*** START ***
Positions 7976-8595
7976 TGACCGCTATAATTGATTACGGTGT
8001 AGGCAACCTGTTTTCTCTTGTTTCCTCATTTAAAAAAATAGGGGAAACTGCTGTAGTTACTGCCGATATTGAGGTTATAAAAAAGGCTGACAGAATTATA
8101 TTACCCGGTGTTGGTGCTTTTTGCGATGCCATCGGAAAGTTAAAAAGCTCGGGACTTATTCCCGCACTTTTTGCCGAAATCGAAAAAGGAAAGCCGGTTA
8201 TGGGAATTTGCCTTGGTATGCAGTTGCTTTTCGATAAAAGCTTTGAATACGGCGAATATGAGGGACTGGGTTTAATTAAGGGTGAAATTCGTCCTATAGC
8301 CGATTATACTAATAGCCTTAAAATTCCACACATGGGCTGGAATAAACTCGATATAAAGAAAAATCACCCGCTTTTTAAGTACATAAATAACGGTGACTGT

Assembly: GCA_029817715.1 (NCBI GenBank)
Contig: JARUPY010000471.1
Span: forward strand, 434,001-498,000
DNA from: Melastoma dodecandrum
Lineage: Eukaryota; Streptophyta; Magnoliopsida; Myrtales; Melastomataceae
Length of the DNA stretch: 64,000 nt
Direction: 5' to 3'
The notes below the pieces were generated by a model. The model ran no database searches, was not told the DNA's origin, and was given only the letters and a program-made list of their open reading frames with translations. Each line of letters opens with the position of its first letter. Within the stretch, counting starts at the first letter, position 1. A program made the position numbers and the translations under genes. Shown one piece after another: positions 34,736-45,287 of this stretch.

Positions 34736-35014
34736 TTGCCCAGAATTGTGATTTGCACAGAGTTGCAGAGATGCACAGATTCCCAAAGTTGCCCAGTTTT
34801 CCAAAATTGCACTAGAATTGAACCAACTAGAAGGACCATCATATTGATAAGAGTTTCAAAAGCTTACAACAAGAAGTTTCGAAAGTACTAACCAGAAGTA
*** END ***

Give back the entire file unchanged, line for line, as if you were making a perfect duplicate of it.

Positions 7976-8595
7976 TGACCGCTATAATTGATTACGGTGT
8001 AGGCAACCTGTTTTCTCTTGTTTCCTCATTTAAAAAAATAGGGGAAACTGCTGTAGTTACTGCCGATATTGAGGTTATAAAAAAGGCTGACAGAATTATA
8101 TTACCCGGTGTTGGTGCTTTTTGCGATGCCATCGGAAAGTTAAAAAGCTCGGGACTTATTCCCGCACTTTTTGCCGAAATCGAAAAAGGAAAGCCGGTTA
8201 TGGGAATTTGCCTTGGTATGCAGTTGCTTTTCGATAAAAGCTTTGAATACGGCGAATATGAGGGACTGGGTTTAATTAAGGGTGAAATTCGTCCTATAGC
8301 CGATTATACTAATAGCCTTAAAATTCCACACATGGGCTGGAATAAACTCGATATAAAGAAAAATCACCCGCTTTTTAAGTACATAAATAACGGTGACTGT

Assembly: GCA_029817715.1 (NCBI GenBank)
Contig: JARUPY010000471.1
Span: forward strand, 434,001-498,000
DNA from: Melastoma dodecandrum
Lineage: Eukaryota; Streptophyta; Magnoliopsida; Myrtales; Melastomataceae
Length of the DNA stretch: 64,000 nt
Direction: 5' to 3'
The notes below the pieces were generated by a model. The model ran no database searches, was not told the DNA's origin, and was given only the letters and a program-made list of their open reading frames with translations. Each line of letters opens with the position of its first letter. Within the stretch, counting starts at the first letter, position 1. A program made the position numbers and the translations under genes. Shown one piece after another: positions 34,736-45,287 of this stretch.

Positions 34736-35014
34736 TTGCCCAGAATTGTGATTTGCACAGAGTTGCAGAGATGCACAGATTCCCAAAGTTGCCCAGTTTT
34801 CCAAAATTGCACTAGAATTGAACCAACTAGAAGGACCATCATATTGATAAGAGTTTCAAAAGCTTACAACAAGAAGTTTCGAAAGTACTAACCAGAAGTA